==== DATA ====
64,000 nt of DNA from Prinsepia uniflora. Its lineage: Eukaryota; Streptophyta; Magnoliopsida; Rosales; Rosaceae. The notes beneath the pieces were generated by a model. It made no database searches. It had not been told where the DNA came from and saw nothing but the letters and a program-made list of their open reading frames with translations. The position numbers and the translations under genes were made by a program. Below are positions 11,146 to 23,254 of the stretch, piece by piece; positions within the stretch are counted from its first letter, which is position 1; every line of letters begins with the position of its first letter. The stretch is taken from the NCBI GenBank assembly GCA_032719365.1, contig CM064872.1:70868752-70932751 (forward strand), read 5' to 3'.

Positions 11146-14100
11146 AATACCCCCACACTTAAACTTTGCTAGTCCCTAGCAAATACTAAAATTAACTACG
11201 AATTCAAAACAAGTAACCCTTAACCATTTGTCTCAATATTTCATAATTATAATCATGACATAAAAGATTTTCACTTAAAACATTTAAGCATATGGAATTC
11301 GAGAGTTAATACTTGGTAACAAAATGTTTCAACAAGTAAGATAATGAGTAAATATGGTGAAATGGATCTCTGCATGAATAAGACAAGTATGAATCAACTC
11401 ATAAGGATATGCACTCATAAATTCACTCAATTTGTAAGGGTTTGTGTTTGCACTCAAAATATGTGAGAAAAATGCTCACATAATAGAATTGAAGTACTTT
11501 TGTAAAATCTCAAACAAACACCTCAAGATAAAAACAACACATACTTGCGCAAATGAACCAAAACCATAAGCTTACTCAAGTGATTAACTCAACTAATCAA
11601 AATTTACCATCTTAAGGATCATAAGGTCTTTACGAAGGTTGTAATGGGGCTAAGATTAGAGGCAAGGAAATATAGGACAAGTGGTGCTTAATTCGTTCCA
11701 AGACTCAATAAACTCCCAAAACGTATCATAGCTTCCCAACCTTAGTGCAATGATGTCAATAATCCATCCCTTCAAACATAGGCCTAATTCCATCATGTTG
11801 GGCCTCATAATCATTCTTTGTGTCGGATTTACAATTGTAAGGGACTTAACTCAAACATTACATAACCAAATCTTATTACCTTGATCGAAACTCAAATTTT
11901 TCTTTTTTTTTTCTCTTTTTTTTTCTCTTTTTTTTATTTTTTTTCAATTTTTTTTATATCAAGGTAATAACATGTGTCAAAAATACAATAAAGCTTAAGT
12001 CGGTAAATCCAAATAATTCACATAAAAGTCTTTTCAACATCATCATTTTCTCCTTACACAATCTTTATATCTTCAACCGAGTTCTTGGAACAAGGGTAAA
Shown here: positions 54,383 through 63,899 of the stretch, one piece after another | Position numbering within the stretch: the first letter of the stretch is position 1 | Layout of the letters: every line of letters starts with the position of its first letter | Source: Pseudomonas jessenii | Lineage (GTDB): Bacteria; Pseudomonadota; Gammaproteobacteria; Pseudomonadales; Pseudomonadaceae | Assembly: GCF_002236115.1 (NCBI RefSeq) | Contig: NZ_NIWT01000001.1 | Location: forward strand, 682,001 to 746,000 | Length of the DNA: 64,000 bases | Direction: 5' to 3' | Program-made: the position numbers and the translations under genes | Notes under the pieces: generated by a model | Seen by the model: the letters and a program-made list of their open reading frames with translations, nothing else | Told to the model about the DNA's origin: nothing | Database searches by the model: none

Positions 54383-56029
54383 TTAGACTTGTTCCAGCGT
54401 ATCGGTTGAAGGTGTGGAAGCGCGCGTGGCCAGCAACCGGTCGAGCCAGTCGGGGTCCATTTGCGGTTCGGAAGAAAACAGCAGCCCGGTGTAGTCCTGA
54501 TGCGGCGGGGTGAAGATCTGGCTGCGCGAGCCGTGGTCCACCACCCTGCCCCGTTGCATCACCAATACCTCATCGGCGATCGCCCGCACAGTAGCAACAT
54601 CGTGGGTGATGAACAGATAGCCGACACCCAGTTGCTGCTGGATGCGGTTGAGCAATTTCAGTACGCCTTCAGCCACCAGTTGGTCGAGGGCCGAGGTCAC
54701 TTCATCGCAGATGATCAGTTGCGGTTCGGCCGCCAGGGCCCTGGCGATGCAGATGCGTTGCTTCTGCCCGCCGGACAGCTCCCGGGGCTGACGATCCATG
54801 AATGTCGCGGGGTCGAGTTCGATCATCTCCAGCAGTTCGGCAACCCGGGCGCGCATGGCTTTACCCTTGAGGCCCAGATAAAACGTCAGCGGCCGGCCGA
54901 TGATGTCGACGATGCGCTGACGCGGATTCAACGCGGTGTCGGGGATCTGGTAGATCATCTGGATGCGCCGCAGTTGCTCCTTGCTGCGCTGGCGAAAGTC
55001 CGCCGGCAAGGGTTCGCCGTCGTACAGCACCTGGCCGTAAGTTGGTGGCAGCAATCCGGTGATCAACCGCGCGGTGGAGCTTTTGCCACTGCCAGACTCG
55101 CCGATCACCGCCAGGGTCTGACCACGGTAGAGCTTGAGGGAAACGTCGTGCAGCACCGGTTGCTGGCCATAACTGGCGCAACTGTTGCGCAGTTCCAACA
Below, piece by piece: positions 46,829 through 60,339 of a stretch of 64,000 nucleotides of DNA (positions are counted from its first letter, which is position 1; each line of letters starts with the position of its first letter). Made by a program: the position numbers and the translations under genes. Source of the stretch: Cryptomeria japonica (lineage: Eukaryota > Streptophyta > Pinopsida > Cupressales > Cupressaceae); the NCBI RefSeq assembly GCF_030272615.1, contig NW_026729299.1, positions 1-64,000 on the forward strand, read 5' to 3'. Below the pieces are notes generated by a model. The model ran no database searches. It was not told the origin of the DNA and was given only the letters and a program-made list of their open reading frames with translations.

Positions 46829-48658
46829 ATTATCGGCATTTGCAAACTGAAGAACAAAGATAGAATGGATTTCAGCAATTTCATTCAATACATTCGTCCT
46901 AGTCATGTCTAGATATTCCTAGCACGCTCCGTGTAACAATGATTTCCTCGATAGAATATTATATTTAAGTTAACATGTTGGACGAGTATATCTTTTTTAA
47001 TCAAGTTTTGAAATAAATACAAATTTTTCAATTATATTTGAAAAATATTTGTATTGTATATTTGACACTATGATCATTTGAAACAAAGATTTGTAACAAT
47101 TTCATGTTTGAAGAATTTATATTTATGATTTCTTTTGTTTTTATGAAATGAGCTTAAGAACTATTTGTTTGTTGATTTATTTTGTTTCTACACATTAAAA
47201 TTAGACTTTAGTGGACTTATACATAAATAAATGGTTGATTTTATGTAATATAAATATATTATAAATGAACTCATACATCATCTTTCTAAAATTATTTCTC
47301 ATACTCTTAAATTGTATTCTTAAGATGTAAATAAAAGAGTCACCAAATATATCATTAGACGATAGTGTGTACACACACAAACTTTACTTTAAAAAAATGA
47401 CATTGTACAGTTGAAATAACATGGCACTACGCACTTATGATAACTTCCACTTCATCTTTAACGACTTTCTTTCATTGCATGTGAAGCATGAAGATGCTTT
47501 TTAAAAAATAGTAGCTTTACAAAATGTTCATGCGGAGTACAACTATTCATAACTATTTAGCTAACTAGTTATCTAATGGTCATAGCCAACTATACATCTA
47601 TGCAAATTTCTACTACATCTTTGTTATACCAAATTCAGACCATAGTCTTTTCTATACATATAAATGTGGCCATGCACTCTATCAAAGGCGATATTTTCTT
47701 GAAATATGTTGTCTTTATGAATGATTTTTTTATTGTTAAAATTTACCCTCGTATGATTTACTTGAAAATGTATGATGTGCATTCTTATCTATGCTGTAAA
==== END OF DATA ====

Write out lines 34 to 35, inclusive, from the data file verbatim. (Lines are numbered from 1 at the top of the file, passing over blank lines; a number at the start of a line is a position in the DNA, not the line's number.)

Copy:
47601 TGCAAATTTCTACTACATCTTTGTTATACCAAATTCAGACCATAGTCTTTTCTATACATATAAATGTGGCCATGCACTCTATCAAAGGCGATATTTTCTT
47701 GAAATATGTTGTCTTTATGAATGATTTTTTTATTGTTAAAATTTACCCTCGTATGATTTACTTGAAAATGTATGATGTGCATTCTTATCTATGCTGTAAA